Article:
Summing up the story so far: we have a formal system that allows us to start with the types of identifiers in an environment, and provide a series of deductive steps that ends the type of an expression. This is called a “derivation”.

Last time we discussed the “proof” that a “compile-time” series of deductions about the type of an expression is also a guarantee that the expression will always have a value compatible with that type at “run time”. I say “proof” because of course it was a proof by assertion that there exists an inductive proof.

The goal of this paper is to provide an algorithm that takes an expression and a set of typing assumptions for an environment, and produces a derivation that concludes with the type of the expression.

There are two more sketch proofs in this section of the paper, which we’ll briefly review.

We will also require later the following two properties of the inference system. Proposition 2. If S is a substitution and A ⊢ e:σ then S A ⊢ e:S σ. Moreover if there is a derivation of A ⊢ e:σ : of height n then there is also a derivation of S A ⊢ e:S σ of height less [than] or equal to n. Proof. By induction on n.

An example might help here. Suppose we have a derivation for

{x:α} ⊢ λy.x:∀β β→α

Now we have a substitution S that means “change all the α to int”. The we can apply the substitution to both sides and still have a true statement:

{x:int} ⊢ λy.x:∀β β→int

Now, remember what that turnstile means. It means that there is actually a derivation: a finite sequence of applications of our six rules, that starts with a bunch of assumptions and ends with “those assumptions entail that this expression has this type”. So if “apply the substitution to both sides” is in fact legal, then there must be a derivation of the substituted type from the substituted assumptions.

The proposition here claims that not only is there such a derivation, but moreover that there is a derivation of equal or shorter length! Substitution apparently can make a derivation shorter, but you never need to make it longer.

The proof-by-assertion here again says that you can prove this by induction, this time by “ordinary” induction on the integer n, the length of the derivation. Let’s sketch that out.

The base case is vacuously true: there are no derivations of length zero, and everything is true of all members of the empty set.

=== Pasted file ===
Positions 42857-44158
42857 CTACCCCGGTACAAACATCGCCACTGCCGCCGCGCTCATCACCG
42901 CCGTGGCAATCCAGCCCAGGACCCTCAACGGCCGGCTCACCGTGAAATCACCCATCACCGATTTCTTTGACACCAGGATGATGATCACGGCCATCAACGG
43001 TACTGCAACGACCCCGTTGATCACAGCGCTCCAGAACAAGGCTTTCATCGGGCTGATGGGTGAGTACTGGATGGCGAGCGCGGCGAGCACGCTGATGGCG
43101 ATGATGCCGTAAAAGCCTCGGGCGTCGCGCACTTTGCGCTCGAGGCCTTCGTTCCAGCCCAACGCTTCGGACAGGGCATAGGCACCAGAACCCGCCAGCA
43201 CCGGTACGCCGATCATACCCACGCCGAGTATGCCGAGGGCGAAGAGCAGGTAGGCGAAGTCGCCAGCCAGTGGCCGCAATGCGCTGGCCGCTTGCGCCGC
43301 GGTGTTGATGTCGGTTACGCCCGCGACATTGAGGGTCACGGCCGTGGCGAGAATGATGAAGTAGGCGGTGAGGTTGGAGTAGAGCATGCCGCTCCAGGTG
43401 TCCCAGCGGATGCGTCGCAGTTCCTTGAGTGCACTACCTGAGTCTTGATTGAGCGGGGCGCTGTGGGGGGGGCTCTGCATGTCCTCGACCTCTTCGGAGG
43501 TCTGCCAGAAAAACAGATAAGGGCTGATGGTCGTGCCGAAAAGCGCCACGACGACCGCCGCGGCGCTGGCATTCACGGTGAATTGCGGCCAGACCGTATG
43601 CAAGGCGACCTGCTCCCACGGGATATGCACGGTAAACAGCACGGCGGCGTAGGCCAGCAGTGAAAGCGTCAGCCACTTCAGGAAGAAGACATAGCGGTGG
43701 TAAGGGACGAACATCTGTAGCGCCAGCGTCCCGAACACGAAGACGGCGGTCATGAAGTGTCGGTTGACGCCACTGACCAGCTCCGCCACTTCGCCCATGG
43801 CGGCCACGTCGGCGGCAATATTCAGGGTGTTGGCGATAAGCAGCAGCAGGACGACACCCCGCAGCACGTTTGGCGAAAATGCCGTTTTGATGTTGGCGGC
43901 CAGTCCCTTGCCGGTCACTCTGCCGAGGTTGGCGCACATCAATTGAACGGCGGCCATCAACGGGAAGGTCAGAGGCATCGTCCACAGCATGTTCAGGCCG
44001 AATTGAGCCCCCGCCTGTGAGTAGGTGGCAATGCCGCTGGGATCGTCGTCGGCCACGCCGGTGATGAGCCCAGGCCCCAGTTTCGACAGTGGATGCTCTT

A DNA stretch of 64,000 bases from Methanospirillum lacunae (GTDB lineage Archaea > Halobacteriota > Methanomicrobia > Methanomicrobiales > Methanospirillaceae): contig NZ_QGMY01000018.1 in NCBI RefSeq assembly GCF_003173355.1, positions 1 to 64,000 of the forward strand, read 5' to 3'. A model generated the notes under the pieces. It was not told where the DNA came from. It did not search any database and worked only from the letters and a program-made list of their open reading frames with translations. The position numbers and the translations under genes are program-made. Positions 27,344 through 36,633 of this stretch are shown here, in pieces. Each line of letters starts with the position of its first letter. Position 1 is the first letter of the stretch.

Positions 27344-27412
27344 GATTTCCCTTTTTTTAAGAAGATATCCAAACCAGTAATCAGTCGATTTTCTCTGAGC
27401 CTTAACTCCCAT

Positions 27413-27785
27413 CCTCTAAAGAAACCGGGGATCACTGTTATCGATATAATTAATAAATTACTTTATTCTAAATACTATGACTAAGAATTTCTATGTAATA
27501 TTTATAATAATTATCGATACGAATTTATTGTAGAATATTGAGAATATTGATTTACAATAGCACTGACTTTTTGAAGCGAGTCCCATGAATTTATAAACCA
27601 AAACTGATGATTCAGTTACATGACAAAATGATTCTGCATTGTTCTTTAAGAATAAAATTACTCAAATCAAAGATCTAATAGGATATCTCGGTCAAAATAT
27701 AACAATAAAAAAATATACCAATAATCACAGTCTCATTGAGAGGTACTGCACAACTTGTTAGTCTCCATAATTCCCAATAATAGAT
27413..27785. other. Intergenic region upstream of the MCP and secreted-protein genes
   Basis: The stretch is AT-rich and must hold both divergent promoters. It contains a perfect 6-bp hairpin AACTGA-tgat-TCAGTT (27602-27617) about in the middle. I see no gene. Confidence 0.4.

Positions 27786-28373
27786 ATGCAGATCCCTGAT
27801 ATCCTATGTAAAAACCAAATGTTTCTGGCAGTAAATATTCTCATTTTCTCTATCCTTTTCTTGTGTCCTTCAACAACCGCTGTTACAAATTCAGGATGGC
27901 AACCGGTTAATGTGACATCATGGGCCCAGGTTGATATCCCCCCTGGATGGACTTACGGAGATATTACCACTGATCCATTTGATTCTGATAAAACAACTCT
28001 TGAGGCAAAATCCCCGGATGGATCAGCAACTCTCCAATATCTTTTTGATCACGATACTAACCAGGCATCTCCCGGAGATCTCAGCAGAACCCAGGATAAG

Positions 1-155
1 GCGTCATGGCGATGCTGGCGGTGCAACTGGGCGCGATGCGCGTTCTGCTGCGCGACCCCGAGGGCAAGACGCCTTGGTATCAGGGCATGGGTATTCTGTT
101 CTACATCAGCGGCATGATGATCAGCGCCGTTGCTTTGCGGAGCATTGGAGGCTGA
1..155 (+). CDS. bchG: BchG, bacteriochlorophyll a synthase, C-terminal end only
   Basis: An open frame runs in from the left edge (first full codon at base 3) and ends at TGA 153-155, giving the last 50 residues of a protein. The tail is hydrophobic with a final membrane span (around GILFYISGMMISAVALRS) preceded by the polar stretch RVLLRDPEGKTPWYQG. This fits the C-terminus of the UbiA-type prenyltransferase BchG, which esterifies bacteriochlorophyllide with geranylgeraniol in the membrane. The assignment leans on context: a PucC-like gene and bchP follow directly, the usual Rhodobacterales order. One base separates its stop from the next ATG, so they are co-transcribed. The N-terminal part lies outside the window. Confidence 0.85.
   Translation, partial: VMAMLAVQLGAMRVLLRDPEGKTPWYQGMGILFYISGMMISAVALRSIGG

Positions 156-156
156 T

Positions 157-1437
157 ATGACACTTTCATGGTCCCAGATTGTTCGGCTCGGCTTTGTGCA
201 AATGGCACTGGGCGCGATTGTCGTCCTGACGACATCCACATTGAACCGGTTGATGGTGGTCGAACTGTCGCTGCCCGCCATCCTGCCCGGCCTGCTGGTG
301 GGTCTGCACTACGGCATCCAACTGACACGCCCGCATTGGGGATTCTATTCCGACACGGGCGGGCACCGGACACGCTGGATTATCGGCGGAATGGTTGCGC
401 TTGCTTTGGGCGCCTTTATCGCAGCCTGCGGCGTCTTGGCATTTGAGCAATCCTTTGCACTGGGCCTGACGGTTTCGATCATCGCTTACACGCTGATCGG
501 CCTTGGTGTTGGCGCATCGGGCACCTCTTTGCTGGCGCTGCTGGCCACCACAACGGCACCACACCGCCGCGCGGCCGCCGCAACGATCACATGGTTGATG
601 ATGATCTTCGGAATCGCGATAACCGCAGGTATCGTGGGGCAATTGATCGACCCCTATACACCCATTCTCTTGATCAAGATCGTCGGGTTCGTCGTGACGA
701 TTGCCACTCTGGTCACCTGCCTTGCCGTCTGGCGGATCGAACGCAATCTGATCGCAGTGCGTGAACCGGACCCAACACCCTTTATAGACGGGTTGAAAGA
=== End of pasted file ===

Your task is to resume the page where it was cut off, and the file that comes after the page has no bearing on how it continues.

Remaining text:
Now, suppose that you have a derivation of `A ⊢ e':σ'`

that is k steps long. Suppose that there is a derivation of `S A ⊢ e':S σ'`

that is k steps long or shorter. And suppose by adding just one more step to our original derivation, we can derive `A ⊢ e:σ`

. Now all we must show is that we can add zero or one additional steps to the derivation of `S A ⊢ e':S σ'`

in order to deduce `S A ⊢ e:S σ`

. There are only six possible steps that could be added, so all we have to show is that each of those possible steps still works under a substitution, or can be omitted entirely.

I’m not going to do that here as it is tedious; noodle around with it for a bit and convince yourself that it’s true.

One more theorem, and then we’re done with this section:

Lemma 1. If σ > σ' and Ax ∪ {x:σ'} ⊢ e:σ_{0}then also Ax ∪ {x:σ} ⊢ e:σ_{0}

Incidentally, why have we had two propositions and a lemma?

Propositions, lemmas and theorems are all the same thing: a claim with a formal justification that proves the claim. We use different words to communicate to the reader how important each is.

Propositions are the least interesting; they are typically just there to prove some technical point that is necessary later on in a larger theorem. The proofs are often just hand-waved away as too tedious to mention, as they have been here.

Lemmas are more interesting; they are also in the service of some larger result, but are interesting enough or non-trivial enough that the proof might need to be sketched out in more detail.

Theorems are the major interesting results of the paper, and are all useful in their own right, not just as stepping stones to some larger result.

These lines are blurry of course, since the difference is entirely in emphasizing to the reader what we think is important.

What is this lemma saying? Basically, if we can derive the type of an expression given a small type bound on an identifier, then we can come up with a derivation of the same type for the same expression even if we have a larger bound. For example, suppose we have a derivation for

{y:int, x:int→int} ⊢ (x y):int

Then we can also find a derivation that gives the same result even with a larger type for x:

{y:int, x:∀β β→β} ⊢ (x y):int

Again, remember what the turnstile is saying: that we have a finite sequence of applications of our six rules that gets us from the first set of assumptions to the first type. For this lemma to be true, we must also have a finite sequence of rules that gets us from our new set of assumptions to that same type. The proof sketches out how to create such a sequence:

Proof. We construct a derivation of Ax ∪ {x:σ'} ⊢ e:σ_{0}from that of Ax ∪ {x:σ'} ⊢ e:σ_{0}by substituting each use of TAUT for x:σ' with x:σ, followed by an INST step to derive x:σ'. Note that GEN steps remain valid since if α occurs free in σ then it also occurs free in σ'.

So at most the new derivation gets longer by a finite number of steps, less than or equal to the number of TAUT steps in the original derivation.

And that’s it for section five! Next time we’ll start looking at the algorithm that actually finds the type of an expression. We’ll start by discussing type unification.

Enjoying this series! We’re rapidly approaching page six with the curious footnotes. I think I know the “obvious typos” in the exposition of algorithm W, but I’ll wait for your comments to be sure.